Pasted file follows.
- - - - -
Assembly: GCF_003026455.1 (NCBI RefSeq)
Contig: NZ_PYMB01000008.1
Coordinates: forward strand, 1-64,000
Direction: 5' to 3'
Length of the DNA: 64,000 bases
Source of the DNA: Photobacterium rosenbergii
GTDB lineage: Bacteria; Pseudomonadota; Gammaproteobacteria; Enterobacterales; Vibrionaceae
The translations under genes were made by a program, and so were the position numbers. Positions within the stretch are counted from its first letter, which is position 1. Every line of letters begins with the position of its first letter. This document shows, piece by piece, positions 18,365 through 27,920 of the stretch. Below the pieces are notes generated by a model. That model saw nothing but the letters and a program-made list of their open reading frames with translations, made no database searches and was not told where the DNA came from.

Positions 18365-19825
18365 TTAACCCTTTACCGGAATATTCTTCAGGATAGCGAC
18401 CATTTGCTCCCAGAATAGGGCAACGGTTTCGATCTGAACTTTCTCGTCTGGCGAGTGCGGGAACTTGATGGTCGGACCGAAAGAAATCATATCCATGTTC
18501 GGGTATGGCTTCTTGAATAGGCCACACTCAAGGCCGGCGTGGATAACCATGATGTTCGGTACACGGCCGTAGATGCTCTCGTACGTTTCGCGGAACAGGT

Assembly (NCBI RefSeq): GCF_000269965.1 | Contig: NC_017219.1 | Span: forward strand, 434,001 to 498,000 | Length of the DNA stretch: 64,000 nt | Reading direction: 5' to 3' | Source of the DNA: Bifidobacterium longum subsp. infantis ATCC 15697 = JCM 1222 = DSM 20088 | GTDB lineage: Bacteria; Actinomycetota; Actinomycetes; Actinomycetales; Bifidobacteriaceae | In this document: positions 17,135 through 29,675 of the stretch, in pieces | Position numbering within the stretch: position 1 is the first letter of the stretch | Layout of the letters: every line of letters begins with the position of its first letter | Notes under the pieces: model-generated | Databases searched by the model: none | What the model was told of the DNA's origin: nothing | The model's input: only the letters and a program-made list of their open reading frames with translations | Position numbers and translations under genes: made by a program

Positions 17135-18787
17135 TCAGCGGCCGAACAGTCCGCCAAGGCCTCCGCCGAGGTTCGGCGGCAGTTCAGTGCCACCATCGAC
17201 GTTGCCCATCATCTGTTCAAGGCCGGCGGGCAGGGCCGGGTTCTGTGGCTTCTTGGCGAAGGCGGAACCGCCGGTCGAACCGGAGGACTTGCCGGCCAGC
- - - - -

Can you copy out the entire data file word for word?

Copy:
Assembly: GCF_003026455.1 (NCBI RefSeq)
Contig: NZ_PYMB01000008.1
Coordinates: forward strand, 1-64,000
Direction: 5' to 3'
Length of the DNA: 64,000 bases
Source of the DNA: Photobacterium rosenbergii
GTDB lineage: Bacteria; Pseudomonadota; Gammaproteobacteria; Enterobacterales; Vibrionaceae
The translations under genes were made by a program, and so were the position numbers. Positions within the stretch are counted from its first letter, which is position 1. Every line of letters begins with the position of its first letter. This document shows, piece by piece, positions 18,365 through 27,920 of the stretch. Below the pieces are notes generated by a model. That model saw nothing but the letters and a program-made list of their open reading frames with translations, made no database searches and was not told where the DNA came from.

Positions 18365-19825
18365 TTAACCCTTTACCGGAATATTCTTCAGGATAGCGAC
18401 CATTTGCTCCCAGAATAGGGCAACGGTTTCGATCTGAACTTTCTCGTCTGGCGAGTGCGGGAACTTGATGGTCGGACCGAAAGAAATCATATCCATGTTC
18501 GGGTATGGCTTCTTGAATAGGCCACACTCAAGGCCGGCGTGGATAACCATGATGTTCGGTACACGGCCGTAGATGCTCTCGTACGTTTCGCGGAACAGGT

Assembly (NCBI RefSeq): GCF_000269965.1 | Contig: NC_017219.1 | Span: forward strand, 434,001 to 498,000 | Length of the DNA stretch: 64,000 nt | Reading direction: 5' to 3' | Source of the DNA: Bifidobacterium longum subsp. infantis ATCC 15697 = JCM 1222 = DSM 20088 | GTDB lineage: Bacteria; Actinomycetota; Actinomycetes; Actinomycetales; Bifidobacteriaceae | In this document: positions 17,135 through 29,675 of the stretch, in pieces | Position numbering within the stretch: position 1 is the first letter of the stretch | Layout of the letters: every line of letters begins with the position of its first letter | Notes under the pieces: model-generated | Databases searched by the model: none | What the model was told of the DNA's origin: nothing | The model's input: only the letters and a program-made list of their open reading frames with translations | Position numbers and translations under genes: made by a program

Positions 17135-18787
17135 TCAGCGGCCGAACAGTCCGCCAAGGCCTCCGCCGAGGTTCGGCGGCAGTTCAGTGCCACCATCGAC
17201 GTTGCCCATCATCTGTTCAAGGCCGGCGGGCAGGGCCGGGTTCTGTGGCTTCTTGGCGAAGGCGGAACCGCCGGTCGAACCGGAGGACTTGCCGGCCAGC